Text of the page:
Sunday, May 31, 2009
John Adams loved to walk. According to David McCullough's biography, Mr. Adams sometimes took ten or fifteen mile walks around Washington, to "clear his head." Can you imagine? In those funny white hose? The shoes from the late 18th century could not have been ergonomically correct. But he did it anyway. Those founding fathers were tough.
Lincoln, too, liked walking. While he was president, he often walked from the White House to the Capitol, perhaps passing (and tipping his tall hat to) Walt Whitman, a guy who also loved to walk.
Whenever I take a big walk, I love thinking about how my feet are tracing the same paths as our early presidents, that I'm stepping into the footprints of great poets like Whitman.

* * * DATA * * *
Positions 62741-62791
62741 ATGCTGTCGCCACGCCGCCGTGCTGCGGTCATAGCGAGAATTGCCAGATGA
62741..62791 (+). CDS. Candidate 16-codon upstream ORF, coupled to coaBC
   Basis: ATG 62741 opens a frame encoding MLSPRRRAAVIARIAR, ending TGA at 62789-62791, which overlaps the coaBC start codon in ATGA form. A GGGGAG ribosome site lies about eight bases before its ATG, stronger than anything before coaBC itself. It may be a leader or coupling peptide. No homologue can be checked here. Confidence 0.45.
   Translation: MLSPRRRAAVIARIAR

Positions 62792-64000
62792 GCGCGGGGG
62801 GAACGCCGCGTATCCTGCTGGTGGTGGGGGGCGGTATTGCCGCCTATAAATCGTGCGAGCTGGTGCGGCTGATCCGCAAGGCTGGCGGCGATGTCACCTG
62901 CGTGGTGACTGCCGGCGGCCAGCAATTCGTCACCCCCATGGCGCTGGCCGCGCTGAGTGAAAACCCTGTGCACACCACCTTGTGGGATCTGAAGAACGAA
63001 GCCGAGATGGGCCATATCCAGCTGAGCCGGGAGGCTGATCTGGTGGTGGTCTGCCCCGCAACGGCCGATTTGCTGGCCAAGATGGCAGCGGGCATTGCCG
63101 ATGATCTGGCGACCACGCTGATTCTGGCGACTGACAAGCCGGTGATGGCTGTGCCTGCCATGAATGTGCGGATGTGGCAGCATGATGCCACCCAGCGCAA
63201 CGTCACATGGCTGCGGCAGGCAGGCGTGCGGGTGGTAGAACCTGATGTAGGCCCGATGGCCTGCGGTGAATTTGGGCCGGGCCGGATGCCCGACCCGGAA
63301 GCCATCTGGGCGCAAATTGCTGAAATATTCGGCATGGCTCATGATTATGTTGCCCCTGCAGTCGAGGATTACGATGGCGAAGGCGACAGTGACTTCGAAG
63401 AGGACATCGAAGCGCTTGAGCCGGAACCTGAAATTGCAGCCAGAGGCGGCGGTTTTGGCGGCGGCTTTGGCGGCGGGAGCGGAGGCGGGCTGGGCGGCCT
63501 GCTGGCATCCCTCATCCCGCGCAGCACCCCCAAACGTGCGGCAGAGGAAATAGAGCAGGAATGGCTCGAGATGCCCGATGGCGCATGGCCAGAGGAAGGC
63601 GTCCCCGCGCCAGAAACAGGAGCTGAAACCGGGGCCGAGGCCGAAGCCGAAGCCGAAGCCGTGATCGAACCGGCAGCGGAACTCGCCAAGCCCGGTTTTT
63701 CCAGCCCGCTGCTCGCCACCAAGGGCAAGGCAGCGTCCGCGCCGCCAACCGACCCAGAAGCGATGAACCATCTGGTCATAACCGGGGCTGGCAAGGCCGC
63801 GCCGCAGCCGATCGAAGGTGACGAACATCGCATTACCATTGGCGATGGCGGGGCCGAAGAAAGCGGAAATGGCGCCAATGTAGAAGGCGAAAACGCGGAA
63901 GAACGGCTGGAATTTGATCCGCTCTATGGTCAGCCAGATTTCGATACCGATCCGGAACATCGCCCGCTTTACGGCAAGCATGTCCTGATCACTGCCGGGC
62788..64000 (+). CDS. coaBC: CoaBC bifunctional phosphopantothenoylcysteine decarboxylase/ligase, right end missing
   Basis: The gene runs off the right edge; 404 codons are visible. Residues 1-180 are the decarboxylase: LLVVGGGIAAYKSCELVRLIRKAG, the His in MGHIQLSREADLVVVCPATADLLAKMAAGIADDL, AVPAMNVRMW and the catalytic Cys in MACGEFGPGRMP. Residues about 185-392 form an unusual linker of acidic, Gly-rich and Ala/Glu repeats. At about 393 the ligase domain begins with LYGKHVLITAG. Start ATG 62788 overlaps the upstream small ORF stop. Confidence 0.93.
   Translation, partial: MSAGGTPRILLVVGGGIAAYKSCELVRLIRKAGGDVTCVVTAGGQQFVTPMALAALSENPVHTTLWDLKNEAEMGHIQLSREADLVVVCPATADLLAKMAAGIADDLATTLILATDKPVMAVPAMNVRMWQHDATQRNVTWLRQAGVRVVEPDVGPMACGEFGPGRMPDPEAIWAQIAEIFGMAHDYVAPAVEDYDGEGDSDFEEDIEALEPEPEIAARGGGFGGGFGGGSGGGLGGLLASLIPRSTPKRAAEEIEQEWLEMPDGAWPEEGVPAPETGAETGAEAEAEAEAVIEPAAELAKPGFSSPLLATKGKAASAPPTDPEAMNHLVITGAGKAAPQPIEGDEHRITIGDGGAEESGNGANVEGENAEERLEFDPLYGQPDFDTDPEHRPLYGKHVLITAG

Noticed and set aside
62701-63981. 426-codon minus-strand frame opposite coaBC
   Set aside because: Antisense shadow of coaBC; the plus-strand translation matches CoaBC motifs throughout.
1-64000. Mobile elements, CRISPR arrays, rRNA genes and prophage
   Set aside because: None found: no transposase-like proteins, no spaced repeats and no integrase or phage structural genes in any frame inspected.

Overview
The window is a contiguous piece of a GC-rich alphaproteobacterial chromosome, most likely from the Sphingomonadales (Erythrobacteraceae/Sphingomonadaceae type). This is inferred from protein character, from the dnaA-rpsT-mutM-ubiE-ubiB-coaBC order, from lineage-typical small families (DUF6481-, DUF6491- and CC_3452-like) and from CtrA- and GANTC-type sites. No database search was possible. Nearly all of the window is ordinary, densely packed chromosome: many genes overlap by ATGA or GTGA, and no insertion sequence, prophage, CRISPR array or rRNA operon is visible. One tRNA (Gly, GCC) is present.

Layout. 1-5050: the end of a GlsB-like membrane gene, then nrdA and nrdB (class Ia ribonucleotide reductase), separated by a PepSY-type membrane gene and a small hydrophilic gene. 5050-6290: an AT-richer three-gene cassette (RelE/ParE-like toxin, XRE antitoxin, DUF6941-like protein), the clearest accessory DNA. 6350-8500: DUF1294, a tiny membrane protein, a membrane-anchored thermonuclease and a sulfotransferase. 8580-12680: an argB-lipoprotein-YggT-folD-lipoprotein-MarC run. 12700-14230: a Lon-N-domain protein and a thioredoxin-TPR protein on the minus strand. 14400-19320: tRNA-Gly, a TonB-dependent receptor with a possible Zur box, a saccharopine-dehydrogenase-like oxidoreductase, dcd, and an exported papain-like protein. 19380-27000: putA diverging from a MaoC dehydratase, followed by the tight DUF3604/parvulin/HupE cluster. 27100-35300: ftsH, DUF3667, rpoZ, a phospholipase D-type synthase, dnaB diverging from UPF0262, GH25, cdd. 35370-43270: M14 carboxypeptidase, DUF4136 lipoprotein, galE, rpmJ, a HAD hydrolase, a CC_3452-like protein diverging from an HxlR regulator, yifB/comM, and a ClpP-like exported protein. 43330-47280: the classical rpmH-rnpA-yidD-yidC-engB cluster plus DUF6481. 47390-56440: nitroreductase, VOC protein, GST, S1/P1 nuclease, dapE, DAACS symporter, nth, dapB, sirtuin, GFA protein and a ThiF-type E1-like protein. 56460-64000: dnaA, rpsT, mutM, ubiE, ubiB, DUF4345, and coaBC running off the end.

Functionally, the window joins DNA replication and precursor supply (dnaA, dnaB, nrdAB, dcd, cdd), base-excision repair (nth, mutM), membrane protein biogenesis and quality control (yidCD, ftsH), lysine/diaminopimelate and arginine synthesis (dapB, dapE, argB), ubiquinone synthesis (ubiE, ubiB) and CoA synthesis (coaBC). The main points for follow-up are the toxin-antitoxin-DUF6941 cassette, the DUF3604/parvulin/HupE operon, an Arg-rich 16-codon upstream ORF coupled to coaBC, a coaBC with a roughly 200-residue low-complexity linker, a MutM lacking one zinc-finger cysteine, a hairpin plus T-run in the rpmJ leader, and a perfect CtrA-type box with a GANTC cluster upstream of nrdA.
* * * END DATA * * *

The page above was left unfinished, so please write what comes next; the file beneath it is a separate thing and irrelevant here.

I love the spaciousness of walking. Just like everything else in my life, I like the fact that walking takes time. It's a slow way (comparatively) to travel from point A to point B, emphasizing to me, over and over, that it's the journey, not the destination, that matters.
Yesterday I walked for hours through the gorgeous day, stopping here and there, of course, for a glass of iced tea, or a quick visit to the National Gallery. (I highly recommend the Luis Melendez show. Imagine a very realistic painting of artichokes set in front of a wild, stormy landscape, or a painting of a milk tin artfully arranged next to garlic cloves and beef. Yes, beef. Completely cool, if you ask me.)
I do my best thinking while walking. I breathe, gaze around, take pictures, of course. Walking is a big part of my spiritual practice. My only regret from yesterday is that I forgot to put on sunscreen. Oops. I'll remember next time.
Prince Charming's stylish foot.